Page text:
Wrist pain treatments, as well as relief for hand pain and finger pain, are top priority when you meet the everyday reality of having to work, cook, drive, shop - even turn on the tv. Here we help you understand how to ...get rid of wrist pain and find wrist, hand and finger pain treatment that works for you. That way you can get back to movement that actually feels good.
First, let’s touch upon what causes wrist pain. Largely speaking, wrist pain can be caused by damage to any part of your wrist – including the joint, muscles, nerves or tendons that run through it – and can cause tingling, weakness, and pain. All of this can spell difficulty performing everyday tasks like gripping things in your hand or making a fist. Wrist pain is often caused by repetitive use injuries. Osteoarthritis in the wrists can also cause painful flare ups.
Short term injuries can also cause finger pain and thumb pain, like a sprain. Like wrist pain, finger pain and thumb pain can also be caused by medical conditions like arthritis. Tendonitis is also common in fingers, which can also result in trigger finger, where swollen tendons make it difficult to move the finger and can result in clicking. There's also nerve damage conditions like shoulder-hand syndrome that result in pain all down the arm but also in the hand and fingers.
Self-care and home remedies for wrist pain relief
Wrist pain doesn’t always require medical treatment. If you’re looking for how to get rid of wrist pain at home, you’ve come to the right place. Here are some at home wrist and hand pain treatments you may want to consider if you have pain, tingliness, or numbness in your hand or wrist.
Self-care and at-home wrist and hand pain treatments include:1
Icing the area
Applying ice to your wrist or hand can help reduce inflammation and swelling to tissues aggravated by a recent injury. An ice pack – or even a... bag of frozen peas – will do. Never apply ice directly to your skin. Instead, wrap the pack in a thin towel first, then apply it to your wrist.
Wearing a splint
Wearing a splint can provide support for your wrist or fingers as your go about your day-to-day activities. You may find that you only need to wear a splint at night. Speak with a physiotherapist to see if a splint might help you and how to pick out the right one for you.
Wrapping your wrist
For a minor wrist injury, wrap your wrist and hand in an elastic bandage to keep it relatively supported and immobilised while it heals. Be sure not to wrap the bandage too tight. You don’t want to cut off circulation to your hand. If your fingertips feel cold, you’ve wrapped your bandage too tightly. Simply unwind it and rewrap.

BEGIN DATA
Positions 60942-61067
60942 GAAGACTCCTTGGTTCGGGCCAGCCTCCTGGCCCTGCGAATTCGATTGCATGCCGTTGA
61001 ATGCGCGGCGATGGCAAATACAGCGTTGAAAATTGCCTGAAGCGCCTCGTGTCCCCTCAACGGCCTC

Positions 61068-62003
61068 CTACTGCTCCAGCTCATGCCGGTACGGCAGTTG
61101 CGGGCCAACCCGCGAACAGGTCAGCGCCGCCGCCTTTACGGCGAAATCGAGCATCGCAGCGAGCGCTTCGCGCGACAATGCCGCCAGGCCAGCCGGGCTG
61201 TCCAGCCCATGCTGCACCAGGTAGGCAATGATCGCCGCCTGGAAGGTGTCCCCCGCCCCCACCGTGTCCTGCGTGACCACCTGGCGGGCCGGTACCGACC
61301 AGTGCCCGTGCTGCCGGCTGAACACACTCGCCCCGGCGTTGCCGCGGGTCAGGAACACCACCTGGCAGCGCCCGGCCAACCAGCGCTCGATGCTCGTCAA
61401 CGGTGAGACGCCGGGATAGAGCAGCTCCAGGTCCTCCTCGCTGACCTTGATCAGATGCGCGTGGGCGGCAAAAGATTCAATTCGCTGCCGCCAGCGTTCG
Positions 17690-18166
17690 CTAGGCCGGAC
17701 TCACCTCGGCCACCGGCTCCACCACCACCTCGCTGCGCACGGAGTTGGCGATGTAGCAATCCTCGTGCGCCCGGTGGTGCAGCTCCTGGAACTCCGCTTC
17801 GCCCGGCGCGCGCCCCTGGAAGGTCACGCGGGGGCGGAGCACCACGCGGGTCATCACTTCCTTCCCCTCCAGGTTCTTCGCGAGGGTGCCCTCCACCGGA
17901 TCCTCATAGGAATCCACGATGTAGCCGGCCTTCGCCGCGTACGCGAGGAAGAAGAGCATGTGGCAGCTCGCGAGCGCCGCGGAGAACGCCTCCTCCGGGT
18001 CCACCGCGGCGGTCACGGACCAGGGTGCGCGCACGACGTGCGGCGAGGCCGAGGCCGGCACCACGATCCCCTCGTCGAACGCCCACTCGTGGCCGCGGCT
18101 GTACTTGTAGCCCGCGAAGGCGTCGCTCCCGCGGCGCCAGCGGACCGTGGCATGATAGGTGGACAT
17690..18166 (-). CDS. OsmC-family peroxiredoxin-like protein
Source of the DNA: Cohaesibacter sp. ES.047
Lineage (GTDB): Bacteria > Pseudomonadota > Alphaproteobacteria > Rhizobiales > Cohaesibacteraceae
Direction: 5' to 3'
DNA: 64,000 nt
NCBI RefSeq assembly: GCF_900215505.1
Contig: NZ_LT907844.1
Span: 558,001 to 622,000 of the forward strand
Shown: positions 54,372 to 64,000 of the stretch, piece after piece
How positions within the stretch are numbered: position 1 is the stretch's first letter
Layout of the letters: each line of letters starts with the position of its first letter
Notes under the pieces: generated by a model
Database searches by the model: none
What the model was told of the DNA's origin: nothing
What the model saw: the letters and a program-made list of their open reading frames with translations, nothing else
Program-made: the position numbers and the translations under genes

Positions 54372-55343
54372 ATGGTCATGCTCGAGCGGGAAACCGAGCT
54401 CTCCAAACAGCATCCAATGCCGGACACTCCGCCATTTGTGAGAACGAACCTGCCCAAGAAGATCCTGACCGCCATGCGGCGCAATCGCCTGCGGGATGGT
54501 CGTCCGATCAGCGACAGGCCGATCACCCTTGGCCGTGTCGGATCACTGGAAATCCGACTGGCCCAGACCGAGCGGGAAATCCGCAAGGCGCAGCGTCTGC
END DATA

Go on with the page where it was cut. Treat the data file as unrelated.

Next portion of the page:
Resting the painful area
For a fresh injury, rest your wrist or hand. We know it can be hard not to use them (you need your hands for everything, right?), but taking some time to heal can be advantageous. If it’s not a fresh injury, take plenty of rests when performing activities that cause you soreness or discomfort. This can keep swelling and pressure on your wrist. Be sure to rest in a way that doesn't put pressure on the painful points.
Performing wrist stretches and exercises
Flexibility and strength exercises for your wrist can help ease and prevent wrist discomfort. Try performing them after a hot shower or bath when your muscles are at their most flexible. Never stretch or exercise an actively inflamed wrist.
Maintaining ergonomic work habits
Repetitive movements are a part of our lives. There’s no way around it. But, you can take steps to minimize the negative impact of these movements by maintaining ergonomic work practices. The key is to make sure your wrists aren’t bent upwards or downward when you’re working. Instead, they should be in a neutral position. Adjust your keyboard height accordingly.
Sometimes wrist pain is severe enough that non-medicated remedies aren’t cutting it, and you need to seek over the counter medication.2
You may choose to take an over-the-counter painkiller for your wrist pain in a tablet form. You can also choose from gels, sprays, patches and plasters, as the hand can be a tricky place to apply product to! Jump to Iodex for wrist pain relief.
Some particularly severe wrist or hand pain may warrant medical attention. See a doctor immediately if you have the following severe wrist pain symptoms:
- Inability to move your wrist at all
- Warmth and redness in your wrist joint accompanied by fever of over 100 degrees Fahrenheit
- Misshapen or abnormal looking hand or fingers
At your visit, your doctor may order x-rays, CT scans, MRI, or ultrasound tests in order to reach a diagnosis and put together a wrist and hand pain treatment plan.
Surgery3 may be necessary in the following cases:
- Bone fractures
- Carpal tunnel syndrome
- Tendon or ligament repair
- Open your tube of Iodex UltraGel
- Squeeze out an amount around the size of a cherry.
- Gently rub into the wrist
- Wipe off excess gel with an absorbent tissue and throw in the trash bin. Given your hands / wrists are the area being treated, try to let the gel dry without washing them, before continuing your day.
Iodex dosage to relieve wrist or hand pain
Always follow the Iodex UltraGel dosage instructions listed on the package of your Iodex UltraGel. A little bit goes a long way. Apply between a cherry and walnut size amount of Iodex UltraGel, depending on the size of your affected area.
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Health, wellness & your pain
Pain is rarely just physical nor is it always solved by taking medicine alone. Iodex is your ally in helping you take more control of your pain journey, from the way to sleep, to what you eat, mental wellbeing and complementary pain relief therapies.